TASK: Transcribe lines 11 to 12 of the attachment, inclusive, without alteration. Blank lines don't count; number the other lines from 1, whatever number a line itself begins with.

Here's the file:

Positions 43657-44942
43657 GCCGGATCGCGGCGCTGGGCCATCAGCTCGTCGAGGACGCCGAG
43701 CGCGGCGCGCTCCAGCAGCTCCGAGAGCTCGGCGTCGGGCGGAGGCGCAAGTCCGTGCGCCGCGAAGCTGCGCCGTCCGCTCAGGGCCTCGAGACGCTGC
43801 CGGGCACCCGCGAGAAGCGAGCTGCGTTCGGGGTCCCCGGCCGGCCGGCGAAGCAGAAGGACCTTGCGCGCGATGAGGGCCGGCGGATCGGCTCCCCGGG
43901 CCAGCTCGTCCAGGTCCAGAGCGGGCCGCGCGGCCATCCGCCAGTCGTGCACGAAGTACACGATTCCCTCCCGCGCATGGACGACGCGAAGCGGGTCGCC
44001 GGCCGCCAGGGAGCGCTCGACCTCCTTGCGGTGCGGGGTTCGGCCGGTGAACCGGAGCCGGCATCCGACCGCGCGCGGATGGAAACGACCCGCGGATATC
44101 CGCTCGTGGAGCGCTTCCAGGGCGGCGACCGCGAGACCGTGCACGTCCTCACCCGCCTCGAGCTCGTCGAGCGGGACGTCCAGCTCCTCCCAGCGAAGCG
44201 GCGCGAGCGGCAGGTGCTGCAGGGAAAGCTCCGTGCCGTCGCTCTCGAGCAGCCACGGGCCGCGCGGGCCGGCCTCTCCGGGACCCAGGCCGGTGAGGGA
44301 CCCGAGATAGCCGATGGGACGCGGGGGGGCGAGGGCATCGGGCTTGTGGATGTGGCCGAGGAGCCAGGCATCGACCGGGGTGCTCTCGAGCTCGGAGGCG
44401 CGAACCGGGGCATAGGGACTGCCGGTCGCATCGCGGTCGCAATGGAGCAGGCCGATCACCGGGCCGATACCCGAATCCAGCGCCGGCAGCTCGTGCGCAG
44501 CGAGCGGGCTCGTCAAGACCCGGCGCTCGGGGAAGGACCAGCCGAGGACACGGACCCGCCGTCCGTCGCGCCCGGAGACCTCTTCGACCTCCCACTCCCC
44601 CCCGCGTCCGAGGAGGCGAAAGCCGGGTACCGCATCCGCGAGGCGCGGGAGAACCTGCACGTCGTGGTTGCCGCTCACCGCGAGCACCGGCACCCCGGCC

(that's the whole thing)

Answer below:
44501 CGAGCGGGCTCGTCAAGACCCGGCGCTCGGGGAAGGACCAGCCGAGGACACGGACCCGCCGTCCGTCGCGCCCGGAGACCTCTTCGACCTCCCACTCCCC
44601 CCCGCGTCCGAGGAGGCGAAAGCCGGGTACCGCATCCGCGAGGCGCGGGAGAACCTGCACGTCGTGGTTGCCGCTCACCGCGAGCACCGGCACCCCGGCC